Argentina's virus deaths hit 30,000

Argentina's seven-day rolling average daily death toll of 376 is the fifth highest in the world.
Argentina's seven-day rolling average daily death toll of 376 is the fifth highest in the world.

Argentina's COVID-19 fatalities have risen beyond 30,000, a grim milestone for a country once considered a Latin American model for countering the pandemic but now battling one of the world's highest daily death tolls.

Argentina initiated a strict lockdown in March, which is still partially in place, but has seen confirmed coronavirus cases soar to 1.13 million with 30,071 deaths, according to latest official data.

The current seven-day rolling average daily death toll of 376 is the fifth highest in the world behind only the United States, India, Brazil and Mexico.

Its "positive rate" from testing has also been sky-high.

"The pandemic is just terrible," said Basilio Benitez, 67, a painter.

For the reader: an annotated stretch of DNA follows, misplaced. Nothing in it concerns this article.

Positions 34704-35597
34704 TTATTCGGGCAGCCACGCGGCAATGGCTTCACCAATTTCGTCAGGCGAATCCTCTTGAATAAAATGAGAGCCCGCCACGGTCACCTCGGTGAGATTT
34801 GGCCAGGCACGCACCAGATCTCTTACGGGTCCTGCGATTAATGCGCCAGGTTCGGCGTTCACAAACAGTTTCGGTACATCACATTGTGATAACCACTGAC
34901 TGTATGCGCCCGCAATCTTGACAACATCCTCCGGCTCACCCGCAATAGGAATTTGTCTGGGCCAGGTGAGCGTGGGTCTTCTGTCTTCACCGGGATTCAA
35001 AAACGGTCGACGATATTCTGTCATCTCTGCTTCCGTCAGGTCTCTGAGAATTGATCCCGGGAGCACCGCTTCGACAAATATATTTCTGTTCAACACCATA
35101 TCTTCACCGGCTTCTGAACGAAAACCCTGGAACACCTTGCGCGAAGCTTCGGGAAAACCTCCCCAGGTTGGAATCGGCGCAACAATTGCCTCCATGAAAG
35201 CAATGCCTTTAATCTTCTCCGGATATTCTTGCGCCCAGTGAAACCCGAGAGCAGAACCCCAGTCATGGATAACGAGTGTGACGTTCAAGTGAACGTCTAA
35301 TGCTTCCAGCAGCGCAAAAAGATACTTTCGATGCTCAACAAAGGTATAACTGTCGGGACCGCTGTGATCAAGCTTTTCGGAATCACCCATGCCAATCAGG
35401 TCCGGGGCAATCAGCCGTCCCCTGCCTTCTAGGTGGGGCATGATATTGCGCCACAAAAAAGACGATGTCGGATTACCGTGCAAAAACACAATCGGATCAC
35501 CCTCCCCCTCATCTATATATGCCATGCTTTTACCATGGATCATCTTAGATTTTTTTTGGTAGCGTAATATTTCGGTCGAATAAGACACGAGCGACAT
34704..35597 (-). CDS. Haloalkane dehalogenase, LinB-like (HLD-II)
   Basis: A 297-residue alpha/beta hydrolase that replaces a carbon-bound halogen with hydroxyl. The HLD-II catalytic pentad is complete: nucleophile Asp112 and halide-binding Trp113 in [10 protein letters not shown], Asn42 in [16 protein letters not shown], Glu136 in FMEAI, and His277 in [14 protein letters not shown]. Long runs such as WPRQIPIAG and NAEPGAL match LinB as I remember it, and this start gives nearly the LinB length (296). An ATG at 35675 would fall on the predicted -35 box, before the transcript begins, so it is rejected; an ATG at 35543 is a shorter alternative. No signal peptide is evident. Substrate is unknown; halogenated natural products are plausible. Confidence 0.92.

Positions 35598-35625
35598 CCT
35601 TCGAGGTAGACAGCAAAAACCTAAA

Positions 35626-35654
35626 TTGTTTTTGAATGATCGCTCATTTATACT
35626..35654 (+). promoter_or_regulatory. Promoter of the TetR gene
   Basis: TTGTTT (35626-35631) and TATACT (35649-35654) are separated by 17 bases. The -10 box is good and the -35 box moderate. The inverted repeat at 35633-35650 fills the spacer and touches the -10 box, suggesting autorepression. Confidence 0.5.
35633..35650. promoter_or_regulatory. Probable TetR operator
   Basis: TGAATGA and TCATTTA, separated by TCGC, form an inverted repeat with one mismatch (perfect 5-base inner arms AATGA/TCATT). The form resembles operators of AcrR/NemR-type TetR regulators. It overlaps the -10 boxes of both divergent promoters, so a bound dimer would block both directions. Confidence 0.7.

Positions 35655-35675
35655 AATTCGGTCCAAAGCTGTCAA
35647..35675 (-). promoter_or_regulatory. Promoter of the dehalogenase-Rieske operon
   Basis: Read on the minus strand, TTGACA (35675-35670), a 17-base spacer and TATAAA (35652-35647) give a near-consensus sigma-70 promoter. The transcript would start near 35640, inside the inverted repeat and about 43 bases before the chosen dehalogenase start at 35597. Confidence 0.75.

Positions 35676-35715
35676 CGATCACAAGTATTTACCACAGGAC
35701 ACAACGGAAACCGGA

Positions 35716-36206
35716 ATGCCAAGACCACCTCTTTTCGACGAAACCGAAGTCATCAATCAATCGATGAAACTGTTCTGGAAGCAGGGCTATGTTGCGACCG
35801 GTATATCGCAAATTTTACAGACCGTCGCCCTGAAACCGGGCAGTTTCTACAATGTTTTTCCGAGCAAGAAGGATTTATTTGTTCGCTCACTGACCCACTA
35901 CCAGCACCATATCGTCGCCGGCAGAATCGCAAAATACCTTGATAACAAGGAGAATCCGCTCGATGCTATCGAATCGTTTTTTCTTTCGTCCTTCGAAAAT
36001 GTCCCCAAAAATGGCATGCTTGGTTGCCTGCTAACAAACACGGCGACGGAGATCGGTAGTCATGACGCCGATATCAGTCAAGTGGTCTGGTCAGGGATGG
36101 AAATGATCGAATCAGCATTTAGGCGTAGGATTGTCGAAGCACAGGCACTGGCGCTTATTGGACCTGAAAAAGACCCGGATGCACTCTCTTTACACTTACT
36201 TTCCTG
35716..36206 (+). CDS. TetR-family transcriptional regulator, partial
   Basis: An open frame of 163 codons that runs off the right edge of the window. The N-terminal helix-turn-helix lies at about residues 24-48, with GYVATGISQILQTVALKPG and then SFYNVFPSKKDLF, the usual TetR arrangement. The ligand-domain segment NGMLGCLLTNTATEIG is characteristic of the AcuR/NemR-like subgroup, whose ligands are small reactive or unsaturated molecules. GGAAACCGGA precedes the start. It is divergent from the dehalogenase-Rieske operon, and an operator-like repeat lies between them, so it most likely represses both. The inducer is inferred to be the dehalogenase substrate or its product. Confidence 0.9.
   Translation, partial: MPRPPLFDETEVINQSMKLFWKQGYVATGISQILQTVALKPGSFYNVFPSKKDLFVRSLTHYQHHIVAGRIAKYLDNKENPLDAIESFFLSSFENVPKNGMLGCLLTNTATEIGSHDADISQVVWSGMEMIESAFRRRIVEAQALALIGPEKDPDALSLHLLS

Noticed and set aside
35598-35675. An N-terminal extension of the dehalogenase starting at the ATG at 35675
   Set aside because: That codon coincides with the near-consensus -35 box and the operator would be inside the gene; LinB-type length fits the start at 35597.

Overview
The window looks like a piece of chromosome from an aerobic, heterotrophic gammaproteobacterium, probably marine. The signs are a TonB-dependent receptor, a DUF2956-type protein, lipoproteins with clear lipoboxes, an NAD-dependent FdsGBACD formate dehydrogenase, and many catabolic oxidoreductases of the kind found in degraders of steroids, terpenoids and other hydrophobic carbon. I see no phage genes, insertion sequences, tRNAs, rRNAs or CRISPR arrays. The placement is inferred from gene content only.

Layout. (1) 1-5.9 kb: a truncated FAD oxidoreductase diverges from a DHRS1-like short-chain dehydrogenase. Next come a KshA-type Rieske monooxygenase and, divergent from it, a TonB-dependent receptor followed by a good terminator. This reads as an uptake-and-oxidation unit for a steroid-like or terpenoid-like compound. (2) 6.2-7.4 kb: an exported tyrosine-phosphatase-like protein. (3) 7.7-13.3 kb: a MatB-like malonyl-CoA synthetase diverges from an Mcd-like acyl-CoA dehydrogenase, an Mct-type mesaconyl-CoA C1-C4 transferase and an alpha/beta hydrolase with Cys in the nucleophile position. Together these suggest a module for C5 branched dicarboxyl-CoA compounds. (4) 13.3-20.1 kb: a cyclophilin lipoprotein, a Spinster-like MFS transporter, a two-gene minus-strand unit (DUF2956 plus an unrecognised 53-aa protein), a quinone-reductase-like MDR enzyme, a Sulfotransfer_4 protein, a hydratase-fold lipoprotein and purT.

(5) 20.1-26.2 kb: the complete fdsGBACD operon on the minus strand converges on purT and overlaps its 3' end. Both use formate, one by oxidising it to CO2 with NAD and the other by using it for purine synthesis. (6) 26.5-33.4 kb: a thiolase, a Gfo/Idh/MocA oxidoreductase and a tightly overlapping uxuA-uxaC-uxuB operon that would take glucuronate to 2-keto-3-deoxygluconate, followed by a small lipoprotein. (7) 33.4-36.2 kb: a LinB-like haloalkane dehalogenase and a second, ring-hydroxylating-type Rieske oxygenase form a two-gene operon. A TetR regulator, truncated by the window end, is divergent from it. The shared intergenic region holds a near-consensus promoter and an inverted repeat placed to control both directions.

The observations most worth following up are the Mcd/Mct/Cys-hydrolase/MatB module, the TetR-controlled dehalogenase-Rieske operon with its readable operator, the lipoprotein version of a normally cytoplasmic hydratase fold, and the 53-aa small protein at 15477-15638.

"Thank God I haven't been affected but I know people, my age group who we used meet to play soccer together, they are gone now due to the pandemic."

Buenos Aires and the surrounding area suffered the brunt of infections early, though the virus has now spread out in the country's interior, straining areas with fewer resources and health personnel.

Intensive care units in the country are at 64.4 per cent capacity, with some provincial hospitals straining.

"There are places that are working at almost 100 per cent. Rosario, Cordoba, Rio Negro, Neuquen, Mendoza," said Arnaldo Dubin, an intensive care physician in La Plata in Buenos Aires province.

"Eventually, the physical and technological resources can be obtained but what is not going to change is the health personnel. Training these personnel takes years," Dubin said.

The death toll represents a grim reality for Argentines who widely adopted tough restrictions imposed by government but are fatigued after seven months of controls.

The government has relaxed many restrictions, though domestic and international travel is still tightly restricted.

Australian Associated Press